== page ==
Medical Definition of Beta adrenergic blocking agents
Beta adrenergic blocking agents: A class of drugs, also called beta blockers, that block beta-adrenergic substances such as adrenaline (epinephrine), a key agent in the "sympathetic" portion of the autonomic (involuntary) nervous system.
By blocking the action of the sympathetic nervous system on the heart, these agents relieve stress on the heart. They slow the heart beat, lessen the force with which the heart muscle contracts and reduce blood vessel contraction in the heart, brain, and throughout the body.
Beta blockers can serve to treat abnormal heart rhythms (cardiac arrhythmias). They are used specifically to prevent abnormally fast heart rates (tachycardias) or irregular heart rhythms such as premature ventricular beats.
Since beta blockers reduce the demand of the heart muscle for oxygen and the chest pain of angina pectoris occurs when the oxygen demand of the heart exceeds the supply, beta blockers can be useful in treating angina. They have also become an important drug in improving survival after a person has had a heart attack.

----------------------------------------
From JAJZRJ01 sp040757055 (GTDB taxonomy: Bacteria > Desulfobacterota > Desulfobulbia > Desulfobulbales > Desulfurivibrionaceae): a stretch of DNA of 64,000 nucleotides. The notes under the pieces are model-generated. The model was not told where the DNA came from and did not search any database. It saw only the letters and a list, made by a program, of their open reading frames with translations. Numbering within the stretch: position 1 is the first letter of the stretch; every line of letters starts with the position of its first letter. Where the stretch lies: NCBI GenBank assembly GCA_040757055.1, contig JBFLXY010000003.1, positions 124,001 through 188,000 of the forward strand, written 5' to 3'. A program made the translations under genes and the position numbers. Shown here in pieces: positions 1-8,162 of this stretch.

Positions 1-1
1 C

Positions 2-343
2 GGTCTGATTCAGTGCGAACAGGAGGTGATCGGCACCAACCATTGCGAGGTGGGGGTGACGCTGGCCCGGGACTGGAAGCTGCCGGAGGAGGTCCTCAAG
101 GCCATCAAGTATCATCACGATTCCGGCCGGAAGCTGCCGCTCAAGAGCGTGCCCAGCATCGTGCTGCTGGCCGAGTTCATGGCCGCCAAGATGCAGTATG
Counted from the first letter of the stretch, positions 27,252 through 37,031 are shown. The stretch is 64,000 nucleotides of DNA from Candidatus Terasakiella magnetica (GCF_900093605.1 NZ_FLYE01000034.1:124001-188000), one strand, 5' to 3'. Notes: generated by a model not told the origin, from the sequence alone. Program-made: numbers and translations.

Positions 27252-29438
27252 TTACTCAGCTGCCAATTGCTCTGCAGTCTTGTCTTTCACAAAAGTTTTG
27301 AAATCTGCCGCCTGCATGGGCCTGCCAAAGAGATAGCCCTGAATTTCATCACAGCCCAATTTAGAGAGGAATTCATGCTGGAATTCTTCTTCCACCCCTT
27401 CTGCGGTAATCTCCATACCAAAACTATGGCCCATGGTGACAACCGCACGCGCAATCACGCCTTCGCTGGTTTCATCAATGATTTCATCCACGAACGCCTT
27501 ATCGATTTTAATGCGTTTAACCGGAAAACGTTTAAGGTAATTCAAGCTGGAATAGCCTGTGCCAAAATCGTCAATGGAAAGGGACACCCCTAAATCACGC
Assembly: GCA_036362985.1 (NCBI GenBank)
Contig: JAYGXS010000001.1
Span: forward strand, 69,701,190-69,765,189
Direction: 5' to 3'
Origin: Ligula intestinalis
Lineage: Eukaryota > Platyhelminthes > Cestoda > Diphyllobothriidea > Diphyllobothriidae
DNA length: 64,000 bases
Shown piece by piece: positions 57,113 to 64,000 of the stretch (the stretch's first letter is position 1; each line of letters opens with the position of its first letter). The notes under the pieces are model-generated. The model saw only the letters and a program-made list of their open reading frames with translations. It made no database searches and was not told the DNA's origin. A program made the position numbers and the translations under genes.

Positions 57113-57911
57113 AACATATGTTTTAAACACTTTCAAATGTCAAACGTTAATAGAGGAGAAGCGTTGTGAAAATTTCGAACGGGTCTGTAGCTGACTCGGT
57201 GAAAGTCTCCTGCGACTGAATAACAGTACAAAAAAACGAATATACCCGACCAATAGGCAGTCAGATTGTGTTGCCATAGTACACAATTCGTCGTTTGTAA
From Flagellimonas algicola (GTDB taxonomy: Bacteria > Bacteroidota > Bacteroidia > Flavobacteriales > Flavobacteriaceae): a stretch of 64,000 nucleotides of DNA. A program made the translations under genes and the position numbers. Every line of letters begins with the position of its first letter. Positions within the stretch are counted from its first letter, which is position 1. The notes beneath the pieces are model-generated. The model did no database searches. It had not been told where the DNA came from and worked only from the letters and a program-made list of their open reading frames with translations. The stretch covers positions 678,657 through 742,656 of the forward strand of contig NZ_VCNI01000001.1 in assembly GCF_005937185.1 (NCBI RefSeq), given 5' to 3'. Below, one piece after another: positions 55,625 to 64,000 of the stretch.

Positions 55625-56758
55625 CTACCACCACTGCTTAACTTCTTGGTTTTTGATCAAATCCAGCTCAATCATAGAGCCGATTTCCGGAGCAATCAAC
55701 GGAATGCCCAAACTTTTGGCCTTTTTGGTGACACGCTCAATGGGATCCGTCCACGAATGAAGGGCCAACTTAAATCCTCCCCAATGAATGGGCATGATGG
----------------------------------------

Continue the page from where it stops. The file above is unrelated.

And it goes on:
Thanks to their effect on blood vessels, beta blockers can lower the blood pressure and be of value in the treatment of hypertension.
The beta blockers (with brand names) include acebutolol (SECTRAL), atenolol (TENORMIN), bisoprolol (ZEBETA), metoprolol (LOPRESSOR, LOPRESSOR LA, TOPROL XL), nadolol (CORGARD), and timolol (BLOCADREN). Beta blockers are also available in combination with a diuretic as, for example, with bisoprolol and hydrochlorothiazide (ZIAC).
Beta blockers reduce the pressure within the eye (the intraocular pressure), probably by reducing the production of the liquid (aqueous humor) within the eye, and so are used to lessen the risk of damage to the optic nerve and loss of vision in glaucoma. Beta blocker preparations for this purpose include timolol ophthalmic solution (TIMOPTIC) and betaxolol hydrochloride (BETOPTIC, BETOPTIC).
Quick GuideHeartburn: Causes, Symptoms, Remedies, Treatments
Subscribe to MedicineNet's General Health Newsletter